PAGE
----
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Mike Lee tells Mark Levin: Only voters can stop the next omnibus

Conservative Review

It's up to voters to stop the next omnibus spending bill, U.S. Senator Mike Lee, R-Utah, told LevinTV host Mark Levin Sunday.

Levin interviewed Sen. Lee on his weekly Fox News program, "Life, Liberty & Levin." He asked the senator about the process leading up to the passage of the 2,232-page, $1.3 trillion omnibus spending bill last week, noting that it was written in secret and published 17 hours before the vote, and that members of Congress were not permitted to amend the legislation.

"We vote for our representatives to participate in this process, plus we would like to participate in this process; there's supposed to be various appropriations bills that we can look at and so forth. What do you make of all this?" Levin asked.

"These words are negotiated in private by a small handful of legislative leaders, to the exclusion of everyone else. Meaning, most of the American people are effectively disenfranchised from this process, because their elected senators and representatives are outside of that room where this small handful of leaders is negotiating this bill in private," Lee said.

"By the time it comes out into public, there isn't time to debate it, to discuss it, to amend it, to improve it. There isn't time to receive adequate feedback from the American people, and the members themselves who are being asked to vote on this are themselves not fully aware of what's in it. It's wrong. And it will continue until this process doesn't work."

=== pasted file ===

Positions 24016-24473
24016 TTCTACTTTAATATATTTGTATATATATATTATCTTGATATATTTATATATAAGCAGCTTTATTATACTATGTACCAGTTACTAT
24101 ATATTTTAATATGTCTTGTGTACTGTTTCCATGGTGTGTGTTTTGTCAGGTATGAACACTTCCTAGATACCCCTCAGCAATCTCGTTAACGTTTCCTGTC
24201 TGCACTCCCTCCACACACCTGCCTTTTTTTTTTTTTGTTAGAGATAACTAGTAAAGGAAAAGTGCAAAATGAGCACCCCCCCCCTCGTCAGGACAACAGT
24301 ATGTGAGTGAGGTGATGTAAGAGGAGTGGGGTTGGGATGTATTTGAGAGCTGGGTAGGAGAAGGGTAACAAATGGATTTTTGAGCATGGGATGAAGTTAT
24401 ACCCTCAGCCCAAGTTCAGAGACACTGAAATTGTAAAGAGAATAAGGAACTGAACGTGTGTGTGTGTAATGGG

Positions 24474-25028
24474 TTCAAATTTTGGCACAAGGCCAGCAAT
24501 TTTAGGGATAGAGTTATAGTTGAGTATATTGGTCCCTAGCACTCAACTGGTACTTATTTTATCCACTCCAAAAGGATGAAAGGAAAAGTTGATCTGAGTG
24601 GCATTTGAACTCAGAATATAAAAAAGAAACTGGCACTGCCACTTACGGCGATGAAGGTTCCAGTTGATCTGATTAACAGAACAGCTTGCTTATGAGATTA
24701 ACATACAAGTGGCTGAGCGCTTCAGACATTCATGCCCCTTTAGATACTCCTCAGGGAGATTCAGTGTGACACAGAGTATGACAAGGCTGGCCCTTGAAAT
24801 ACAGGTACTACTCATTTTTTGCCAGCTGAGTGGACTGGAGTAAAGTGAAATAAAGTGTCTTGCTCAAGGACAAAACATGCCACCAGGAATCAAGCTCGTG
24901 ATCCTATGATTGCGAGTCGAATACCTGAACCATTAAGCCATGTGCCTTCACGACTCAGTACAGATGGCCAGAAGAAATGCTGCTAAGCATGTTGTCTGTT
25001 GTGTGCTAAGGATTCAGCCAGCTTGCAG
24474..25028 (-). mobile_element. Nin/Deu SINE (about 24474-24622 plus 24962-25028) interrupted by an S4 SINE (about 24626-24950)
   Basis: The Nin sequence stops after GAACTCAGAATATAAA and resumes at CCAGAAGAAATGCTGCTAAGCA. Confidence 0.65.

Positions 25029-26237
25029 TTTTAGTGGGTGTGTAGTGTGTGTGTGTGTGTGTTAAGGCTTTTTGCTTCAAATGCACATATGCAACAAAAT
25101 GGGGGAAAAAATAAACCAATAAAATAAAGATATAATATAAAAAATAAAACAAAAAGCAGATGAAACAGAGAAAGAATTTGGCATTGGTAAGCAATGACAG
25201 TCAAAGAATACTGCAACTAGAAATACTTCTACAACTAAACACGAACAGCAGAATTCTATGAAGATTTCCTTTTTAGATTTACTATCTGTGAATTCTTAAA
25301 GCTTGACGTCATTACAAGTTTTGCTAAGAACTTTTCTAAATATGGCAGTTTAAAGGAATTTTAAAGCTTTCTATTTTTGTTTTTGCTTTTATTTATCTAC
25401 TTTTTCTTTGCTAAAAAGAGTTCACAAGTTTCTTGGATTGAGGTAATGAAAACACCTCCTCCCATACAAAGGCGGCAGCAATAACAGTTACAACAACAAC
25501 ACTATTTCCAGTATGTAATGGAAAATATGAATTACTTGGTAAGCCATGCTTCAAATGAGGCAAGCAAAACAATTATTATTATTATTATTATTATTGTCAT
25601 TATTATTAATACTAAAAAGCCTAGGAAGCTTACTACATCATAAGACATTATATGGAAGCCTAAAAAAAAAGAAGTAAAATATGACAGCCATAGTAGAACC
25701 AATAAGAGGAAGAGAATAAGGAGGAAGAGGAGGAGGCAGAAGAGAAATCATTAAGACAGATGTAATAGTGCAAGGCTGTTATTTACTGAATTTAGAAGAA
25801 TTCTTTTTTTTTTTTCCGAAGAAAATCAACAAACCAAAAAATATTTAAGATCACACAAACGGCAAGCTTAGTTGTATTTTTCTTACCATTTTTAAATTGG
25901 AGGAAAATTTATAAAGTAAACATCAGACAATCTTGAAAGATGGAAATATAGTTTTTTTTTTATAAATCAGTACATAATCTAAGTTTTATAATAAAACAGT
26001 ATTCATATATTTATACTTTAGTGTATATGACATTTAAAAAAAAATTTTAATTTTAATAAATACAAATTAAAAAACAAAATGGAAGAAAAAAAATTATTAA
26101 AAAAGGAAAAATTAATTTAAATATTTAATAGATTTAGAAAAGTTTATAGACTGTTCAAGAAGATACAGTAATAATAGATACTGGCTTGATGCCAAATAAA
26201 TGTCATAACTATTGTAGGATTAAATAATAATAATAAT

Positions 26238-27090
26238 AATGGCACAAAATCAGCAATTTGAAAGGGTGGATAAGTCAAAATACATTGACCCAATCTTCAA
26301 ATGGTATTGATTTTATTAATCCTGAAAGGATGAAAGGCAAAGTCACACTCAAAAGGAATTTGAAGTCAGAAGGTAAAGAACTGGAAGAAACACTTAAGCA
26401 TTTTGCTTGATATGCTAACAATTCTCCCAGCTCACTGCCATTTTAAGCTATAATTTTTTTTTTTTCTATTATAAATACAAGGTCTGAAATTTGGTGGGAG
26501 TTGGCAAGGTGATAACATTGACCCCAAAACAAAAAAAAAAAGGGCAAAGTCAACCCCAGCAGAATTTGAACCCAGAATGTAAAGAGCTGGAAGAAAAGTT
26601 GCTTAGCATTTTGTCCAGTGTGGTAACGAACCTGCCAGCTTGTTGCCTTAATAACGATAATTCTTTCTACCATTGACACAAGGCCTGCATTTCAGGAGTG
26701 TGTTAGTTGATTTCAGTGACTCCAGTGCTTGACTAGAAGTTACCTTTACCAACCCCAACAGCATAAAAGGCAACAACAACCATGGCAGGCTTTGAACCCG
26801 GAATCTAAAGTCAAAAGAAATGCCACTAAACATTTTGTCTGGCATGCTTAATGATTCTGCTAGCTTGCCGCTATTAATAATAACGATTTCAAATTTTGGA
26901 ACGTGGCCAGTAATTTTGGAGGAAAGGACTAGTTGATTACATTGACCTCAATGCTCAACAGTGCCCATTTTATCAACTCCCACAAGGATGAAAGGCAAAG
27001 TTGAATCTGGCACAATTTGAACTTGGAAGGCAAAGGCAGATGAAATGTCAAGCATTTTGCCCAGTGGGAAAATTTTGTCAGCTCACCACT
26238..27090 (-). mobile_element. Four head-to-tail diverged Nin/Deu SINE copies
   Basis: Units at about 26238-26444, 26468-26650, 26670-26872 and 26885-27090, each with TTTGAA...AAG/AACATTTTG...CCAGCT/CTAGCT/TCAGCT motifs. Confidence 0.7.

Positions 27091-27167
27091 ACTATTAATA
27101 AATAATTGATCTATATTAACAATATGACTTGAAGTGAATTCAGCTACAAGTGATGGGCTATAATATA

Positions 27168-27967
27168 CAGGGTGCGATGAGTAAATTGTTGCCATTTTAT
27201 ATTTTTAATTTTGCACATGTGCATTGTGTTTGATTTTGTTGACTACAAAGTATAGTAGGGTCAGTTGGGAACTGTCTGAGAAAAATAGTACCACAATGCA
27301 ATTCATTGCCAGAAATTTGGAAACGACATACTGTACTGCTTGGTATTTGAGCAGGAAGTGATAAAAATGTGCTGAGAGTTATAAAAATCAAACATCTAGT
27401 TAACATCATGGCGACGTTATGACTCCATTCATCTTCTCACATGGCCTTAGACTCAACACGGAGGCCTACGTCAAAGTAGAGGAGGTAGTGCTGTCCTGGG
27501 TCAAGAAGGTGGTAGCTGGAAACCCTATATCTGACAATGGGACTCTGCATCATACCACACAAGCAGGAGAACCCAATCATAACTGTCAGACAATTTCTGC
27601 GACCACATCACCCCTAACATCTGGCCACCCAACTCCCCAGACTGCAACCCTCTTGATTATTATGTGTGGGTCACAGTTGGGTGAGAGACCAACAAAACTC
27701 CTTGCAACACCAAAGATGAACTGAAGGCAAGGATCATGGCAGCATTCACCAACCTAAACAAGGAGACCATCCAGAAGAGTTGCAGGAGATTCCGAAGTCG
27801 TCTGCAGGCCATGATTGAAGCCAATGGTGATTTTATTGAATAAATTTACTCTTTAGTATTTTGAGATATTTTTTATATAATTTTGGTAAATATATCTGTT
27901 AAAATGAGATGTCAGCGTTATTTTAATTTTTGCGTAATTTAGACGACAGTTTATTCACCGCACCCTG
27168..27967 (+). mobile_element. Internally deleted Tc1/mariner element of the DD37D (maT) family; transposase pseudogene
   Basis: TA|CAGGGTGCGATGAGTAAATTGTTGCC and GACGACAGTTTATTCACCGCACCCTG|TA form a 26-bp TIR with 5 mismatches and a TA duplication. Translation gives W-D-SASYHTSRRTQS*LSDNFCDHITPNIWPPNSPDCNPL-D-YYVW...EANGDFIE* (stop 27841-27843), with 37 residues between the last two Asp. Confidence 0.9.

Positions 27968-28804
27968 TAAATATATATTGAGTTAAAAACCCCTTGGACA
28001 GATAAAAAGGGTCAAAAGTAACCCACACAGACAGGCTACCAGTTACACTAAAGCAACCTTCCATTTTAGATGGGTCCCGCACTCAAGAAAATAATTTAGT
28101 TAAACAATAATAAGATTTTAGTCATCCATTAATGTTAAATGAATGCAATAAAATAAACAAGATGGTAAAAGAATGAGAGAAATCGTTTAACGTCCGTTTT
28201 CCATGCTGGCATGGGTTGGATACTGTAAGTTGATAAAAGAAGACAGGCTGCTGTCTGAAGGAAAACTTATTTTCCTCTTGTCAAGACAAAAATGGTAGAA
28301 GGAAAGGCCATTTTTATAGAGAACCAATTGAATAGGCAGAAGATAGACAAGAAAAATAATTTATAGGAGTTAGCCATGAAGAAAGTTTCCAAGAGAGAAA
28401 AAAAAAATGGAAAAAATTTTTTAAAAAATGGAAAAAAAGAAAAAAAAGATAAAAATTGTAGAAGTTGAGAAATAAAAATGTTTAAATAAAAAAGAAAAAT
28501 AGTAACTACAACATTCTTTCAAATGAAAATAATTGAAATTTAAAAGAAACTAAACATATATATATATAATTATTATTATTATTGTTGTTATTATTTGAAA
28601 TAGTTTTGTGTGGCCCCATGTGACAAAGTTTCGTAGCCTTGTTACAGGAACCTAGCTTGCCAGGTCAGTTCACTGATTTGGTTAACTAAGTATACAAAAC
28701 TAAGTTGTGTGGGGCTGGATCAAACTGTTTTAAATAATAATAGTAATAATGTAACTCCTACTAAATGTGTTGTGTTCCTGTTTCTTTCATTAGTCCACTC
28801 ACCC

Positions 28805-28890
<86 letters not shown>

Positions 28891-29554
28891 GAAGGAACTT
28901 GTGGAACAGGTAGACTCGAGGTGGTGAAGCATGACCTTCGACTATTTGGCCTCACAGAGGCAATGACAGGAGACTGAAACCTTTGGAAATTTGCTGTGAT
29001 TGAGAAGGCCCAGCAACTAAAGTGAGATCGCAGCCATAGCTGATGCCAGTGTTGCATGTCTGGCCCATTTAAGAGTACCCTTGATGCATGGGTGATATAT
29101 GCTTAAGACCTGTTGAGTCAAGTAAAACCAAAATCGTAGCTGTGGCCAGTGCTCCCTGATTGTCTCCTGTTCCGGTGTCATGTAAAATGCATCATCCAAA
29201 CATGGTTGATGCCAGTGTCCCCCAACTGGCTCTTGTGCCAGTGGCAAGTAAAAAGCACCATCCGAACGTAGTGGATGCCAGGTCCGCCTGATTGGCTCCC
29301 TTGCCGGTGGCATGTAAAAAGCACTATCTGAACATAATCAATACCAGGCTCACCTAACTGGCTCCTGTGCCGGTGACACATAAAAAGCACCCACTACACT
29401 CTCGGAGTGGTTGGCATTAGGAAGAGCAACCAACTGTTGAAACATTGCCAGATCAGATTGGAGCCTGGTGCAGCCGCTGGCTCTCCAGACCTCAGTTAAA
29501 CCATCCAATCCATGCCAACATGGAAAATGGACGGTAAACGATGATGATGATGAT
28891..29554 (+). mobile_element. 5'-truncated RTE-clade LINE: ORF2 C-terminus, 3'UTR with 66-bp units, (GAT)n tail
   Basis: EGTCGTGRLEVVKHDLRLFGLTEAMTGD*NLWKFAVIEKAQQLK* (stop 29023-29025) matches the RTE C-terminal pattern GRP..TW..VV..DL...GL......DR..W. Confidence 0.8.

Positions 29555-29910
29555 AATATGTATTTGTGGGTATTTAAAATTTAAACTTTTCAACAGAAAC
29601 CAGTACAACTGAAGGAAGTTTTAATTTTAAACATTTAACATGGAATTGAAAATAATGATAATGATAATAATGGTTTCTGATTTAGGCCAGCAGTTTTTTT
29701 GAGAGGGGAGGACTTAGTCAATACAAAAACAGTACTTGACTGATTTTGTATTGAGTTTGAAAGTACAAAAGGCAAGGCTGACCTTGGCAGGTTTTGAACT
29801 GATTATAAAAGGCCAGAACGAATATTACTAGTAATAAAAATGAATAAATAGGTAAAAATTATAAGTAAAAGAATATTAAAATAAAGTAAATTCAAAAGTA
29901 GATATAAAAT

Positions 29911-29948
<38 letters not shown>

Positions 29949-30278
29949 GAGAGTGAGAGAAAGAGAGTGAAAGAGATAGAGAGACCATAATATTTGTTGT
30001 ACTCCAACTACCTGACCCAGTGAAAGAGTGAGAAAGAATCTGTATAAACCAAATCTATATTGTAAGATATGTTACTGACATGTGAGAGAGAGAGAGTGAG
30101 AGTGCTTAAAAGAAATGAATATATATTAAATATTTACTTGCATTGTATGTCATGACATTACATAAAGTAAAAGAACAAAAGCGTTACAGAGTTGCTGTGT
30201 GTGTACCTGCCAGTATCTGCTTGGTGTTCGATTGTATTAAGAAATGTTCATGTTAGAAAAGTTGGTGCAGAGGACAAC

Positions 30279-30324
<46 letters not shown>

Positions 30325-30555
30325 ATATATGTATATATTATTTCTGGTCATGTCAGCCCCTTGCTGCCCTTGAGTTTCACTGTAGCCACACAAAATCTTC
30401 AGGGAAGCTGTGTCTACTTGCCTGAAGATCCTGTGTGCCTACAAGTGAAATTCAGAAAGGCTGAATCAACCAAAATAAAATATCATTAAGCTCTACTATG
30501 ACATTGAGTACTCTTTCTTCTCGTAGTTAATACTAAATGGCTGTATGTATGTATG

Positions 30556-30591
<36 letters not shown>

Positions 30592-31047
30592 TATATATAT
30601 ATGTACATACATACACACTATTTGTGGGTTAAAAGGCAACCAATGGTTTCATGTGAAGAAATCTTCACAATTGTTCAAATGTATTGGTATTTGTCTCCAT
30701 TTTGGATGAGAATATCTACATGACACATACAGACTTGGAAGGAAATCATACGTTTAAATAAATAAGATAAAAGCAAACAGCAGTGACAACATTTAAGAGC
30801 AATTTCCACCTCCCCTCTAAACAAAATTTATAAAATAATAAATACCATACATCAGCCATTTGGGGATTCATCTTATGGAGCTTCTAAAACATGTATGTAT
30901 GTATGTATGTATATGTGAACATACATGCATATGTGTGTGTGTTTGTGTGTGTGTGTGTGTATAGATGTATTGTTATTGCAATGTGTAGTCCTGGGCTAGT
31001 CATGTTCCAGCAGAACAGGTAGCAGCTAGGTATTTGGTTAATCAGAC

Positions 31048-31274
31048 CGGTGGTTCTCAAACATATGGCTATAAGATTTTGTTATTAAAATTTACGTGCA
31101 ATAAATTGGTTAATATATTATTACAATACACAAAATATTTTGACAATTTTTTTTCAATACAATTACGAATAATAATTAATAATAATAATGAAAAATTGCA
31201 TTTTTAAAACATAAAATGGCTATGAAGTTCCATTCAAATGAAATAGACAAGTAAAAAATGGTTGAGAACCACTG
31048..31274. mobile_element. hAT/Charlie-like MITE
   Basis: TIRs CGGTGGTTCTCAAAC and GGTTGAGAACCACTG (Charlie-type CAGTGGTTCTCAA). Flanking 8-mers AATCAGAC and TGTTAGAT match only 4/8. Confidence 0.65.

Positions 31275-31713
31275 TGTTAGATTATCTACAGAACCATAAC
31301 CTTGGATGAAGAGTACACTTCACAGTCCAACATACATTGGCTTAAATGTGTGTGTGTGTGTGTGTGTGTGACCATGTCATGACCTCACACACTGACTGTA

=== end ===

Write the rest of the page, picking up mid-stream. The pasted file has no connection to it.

Lee said that the responsibility of ensuring that this disenfranchising omnibus process stops working lies with the American voter.

"The only way we're going to change this is to make this process, this formula, this barbaric mechanism for funding a $4 trillion government no longer work," Lee said. "It will no longer work when the American people call their senators and representatives and make clear to them they do not want them to vote for a measure that's the result of this kind of [process]. They certainly don't want to vote for increased spending, especially when they themselves don't know and by design cannot know where the spending is going."

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